Seven days to go. Yes, this is a political topic, and I know we’re all tired of political statements, but this isn’t politics to me. It’s human and civil rights.
I struggle referring to the proposed amendment as the “marriage amendment” because it evokes none of the feelings of love, equality, and respect that I have come to understand through my own marriage. Rather, it conveys the need to suppress or attack these feelings in others. Besides, at its heart, it’s not about protecting marriage. It’s about being anti-gay. It’s about cementing the illegality of gay marriage in this state.
While I believe the amendment is disrespectful and discriminatory, I think you can trust that I will be neither in my counter-argument. You will read no hate, no anger, and no sarcasm. Here are ten reasons why I think you should vote “no” for this proposed amendment.
10. I believe society has more important things to worry about. I’m thinking about poverty, starving children, education, better healthcare, national defense, jobs, pollution, our place on the world stage, and human rights, among other things. Taking care of these things makes the world a better place. The amendment does not. BTW, gay marriage is illegal in MN, regardless of this amendment. Amending the state constitution makes it harder for the legislative branch to overturn the discriminatory law.
9. It’s not fair. Well yeah, life isn’t fair. However, I don’t think that means we work to increase the divide. How ridiculous is it to make things more fair for people who are straight by making things less fair for people who are gay? We do not make ourselves better by teaching children that discrimination is acceptable. We do not rise as a society by pushing people beneath us.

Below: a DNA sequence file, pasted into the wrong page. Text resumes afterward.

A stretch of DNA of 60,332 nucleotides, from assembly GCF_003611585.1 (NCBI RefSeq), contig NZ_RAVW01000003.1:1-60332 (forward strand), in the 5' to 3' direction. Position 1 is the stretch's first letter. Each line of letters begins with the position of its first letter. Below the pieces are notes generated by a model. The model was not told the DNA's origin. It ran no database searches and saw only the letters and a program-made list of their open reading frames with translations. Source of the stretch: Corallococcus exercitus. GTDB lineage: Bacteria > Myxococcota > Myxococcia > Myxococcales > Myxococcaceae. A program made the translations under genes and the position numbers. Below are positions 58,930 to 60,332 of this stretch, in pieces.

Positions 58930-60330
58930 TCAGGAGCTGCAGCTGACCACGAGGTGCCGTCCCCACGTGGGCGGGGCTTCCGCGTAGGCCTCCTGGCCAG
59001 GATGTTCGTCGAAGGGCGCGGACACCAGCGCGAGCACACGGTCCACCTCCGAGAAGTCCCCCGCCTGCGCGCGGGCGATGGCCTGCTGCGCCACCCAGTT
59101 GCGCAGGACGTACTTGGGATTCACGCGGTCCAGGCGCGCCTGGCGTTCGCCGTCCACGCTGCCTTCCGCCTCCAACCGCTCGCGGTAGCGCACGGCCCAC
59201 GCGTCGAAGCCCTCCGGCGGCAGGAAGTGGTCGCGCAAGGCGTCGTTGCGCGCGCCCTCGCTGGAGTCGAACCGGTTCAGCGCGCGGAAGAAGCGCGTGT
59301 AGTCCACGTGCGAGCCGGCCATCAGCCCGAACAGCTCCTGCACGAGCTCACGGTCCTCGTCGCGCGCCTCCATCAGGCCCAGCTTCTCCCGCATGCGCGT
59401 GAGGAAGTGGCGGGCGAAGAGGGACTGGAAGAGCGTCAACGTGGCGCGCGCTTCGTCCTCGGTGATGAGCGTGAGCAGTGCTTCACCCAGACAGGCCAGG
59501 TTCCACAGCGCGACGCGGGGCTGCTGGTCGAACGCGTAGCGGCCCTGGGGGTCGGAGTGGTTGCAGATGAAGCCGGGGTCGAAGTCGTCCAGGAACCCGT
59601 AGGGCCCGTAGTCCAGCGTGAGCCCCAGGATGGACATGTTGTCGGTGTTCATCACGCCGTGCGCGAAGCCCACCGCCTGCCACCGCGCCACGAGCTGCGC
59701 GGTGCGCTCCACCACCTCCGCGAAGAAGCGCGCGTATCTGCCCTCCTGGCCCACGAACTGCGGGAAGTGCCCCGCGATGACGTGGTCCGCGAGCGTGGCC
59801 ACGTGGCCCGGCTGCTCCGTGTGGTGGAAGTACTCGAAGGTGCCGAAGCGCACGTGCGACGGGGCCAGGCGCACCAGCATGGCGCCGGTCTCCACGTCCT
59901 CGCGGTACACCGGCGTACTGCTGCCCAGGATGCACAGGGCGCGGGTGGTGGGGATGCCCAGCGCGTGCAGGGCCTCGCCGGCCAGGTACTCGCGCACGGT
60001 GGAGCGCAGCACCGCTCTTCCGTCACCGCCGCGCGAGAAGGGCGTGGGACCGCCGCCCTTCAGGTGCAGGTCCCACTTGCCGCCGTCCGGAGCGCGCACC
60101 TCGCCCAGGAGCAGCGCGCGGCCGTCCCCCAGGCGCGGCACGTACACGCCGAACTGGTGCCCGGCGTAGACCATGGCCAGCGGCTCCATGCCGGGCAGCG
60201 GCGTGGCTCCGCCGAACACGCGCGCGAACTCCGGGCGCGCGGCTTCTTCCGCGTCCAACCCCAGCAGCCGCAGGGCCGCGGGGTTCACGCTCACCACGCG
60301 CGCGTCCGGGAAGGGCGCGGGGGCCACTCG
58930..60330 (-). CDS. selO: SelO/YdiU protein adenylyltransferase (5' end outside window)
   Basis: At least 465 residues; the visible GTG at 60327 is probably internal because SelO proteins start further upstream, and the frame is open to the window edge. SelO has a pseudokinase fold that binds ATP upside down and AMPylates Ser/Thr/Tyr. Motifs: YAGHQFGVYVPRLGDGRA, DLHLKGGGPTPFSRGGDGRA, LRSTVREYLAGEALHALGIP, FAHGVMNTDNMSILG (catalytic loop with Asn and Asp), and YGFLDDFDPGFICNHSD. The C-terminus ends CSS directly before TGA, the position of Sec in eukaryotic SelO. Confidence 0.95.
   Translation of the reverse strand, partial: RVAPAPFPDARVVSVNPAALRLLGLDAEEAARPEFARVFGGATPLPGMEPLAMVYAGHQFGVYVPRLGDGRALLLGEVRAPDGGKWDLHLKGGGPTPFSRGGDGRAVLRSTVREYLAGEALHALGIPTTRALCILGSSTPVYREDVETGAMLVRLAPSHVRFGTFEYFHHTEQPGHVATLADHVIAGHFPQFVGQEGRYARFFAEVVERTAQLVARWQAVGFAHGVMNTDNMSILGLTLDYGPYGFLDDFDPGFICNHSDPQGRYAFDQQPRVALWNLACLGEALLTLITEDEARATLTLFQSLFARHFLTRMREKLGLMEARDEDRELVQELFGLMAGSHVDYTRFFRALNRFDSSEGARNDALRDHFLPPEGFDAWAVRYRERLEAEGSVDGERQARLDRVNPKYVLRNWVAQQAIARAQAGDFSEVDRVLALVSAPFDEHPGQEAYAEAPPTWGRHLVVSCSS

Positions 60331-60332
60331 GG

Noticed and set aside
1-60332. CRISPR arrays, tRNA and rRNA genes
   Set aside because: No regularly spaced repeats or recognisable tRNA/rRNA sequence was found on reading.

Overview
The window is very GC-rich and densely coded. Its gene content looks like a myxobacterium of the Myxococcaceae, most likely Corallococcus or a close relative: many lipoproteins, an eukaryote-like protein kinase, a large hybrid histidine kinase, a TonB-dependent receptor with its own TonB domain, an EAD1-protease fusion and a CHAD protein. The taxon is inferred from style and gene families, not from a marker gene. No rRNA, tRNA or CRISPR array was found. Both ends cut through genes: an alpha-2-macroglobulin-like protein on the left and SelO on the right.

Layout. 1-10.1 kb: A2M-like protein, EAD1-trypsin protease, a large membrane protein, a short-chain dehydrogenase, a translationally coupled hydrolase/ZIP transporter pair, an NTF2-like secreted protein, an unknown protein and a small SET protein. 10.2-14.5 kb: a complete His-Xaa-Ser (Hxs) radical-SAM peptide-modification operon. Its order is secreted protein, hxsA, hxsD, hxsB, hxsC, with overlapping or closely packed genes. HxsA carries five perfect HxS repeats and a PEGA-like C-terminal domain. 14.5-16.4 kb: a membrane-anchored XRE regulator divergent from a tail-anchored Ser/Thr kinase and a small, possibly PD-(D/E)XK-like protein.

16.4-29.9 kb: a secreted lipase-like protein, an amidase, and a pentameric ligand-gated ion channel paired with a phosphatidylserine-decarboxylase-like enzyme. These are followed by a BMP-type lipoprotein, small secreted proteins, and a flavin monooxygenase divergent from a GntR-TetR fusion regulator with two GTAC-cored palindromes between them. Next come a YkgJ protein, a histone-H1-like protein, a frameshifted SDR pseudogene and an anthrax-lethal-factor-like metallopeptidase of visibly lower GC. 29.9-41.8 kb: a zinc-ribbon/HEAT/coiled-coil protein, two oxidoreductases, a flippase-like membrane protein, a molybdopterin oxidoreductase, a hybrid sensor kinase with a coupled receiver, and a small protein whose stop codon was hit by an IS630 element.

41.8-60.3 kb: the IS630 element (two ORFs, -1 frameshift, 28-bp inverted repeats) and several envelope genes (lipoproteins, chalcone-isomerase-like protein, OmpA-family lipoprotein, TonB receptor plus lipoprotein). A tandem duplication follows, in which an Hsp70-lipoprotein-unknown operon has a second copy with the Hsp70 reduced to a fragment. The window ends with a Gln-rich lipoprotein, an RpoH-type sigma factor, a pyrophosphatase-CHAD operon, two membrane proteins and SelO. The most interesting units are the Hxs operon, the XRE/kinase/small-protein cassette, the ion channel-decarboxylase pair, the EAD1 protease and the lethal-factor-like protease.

8. Millions of dollars have been wasted. And millions more have been spent to fight this attack on civil rights. I’m not going to call out any religious, political, or other organization, but I imagine people with greater needs would have benefitted from the money that was spent in support of this amendment. The dollar amounts will only increase as the sides continue to fight after the amendment passes or fails.
7. It does not help to make my life as a Minnesotan better. There’s no effect on my marriage. But if you, as a Minnesotan, think your life will be better or your husband-wife marriage is safer because the amendment passed, you’re wrong. It’s only a definition that excludes people who are not you. Our marriages are in no more danger than they are by “allowing” interracial or interfaith marriages. From my point of view, the proposal harms Minnesotan society by helping it discriminate against its citizens.
6. It infringes on Civil Rights. It uses the state constitution to exclude citizens. Certainly, the state constitution was not written to put certain citizens beneath other citizens via vote or mandate. If it’s not something everyone can have, it’s not a civil right. If it’s not a civil right, it has no place in a document that governs civil rights. I cannot and will not, in good conscience, vote for something that’s purpose-for-being, its raison d’être, is to be used to discriminate against people.
5. It allows a religion’s influence upon the state constitution. True, there is no mention of religion in the proposed language. But this is a religious push, make no mistake. I was raised a Lutheran and I still believe in God, but that doesn’t mean I want my religion or any other religions to be the law that governs all. And that is the precedent this amendment sets. If you don’t believe the state constitution should tell you to follow Catholic, Talmudic, or Sharia laws, then why vote for this one?
4. It is a push for more government in an overly-bureaucratic society. It seems a bit oxymoronic to demand less government, but to push for more bureaucracy, to tighten the purse strings while spending money on an unnecessary campaign against your own citizens, to claim the moral high ground atop a hill of prejudice.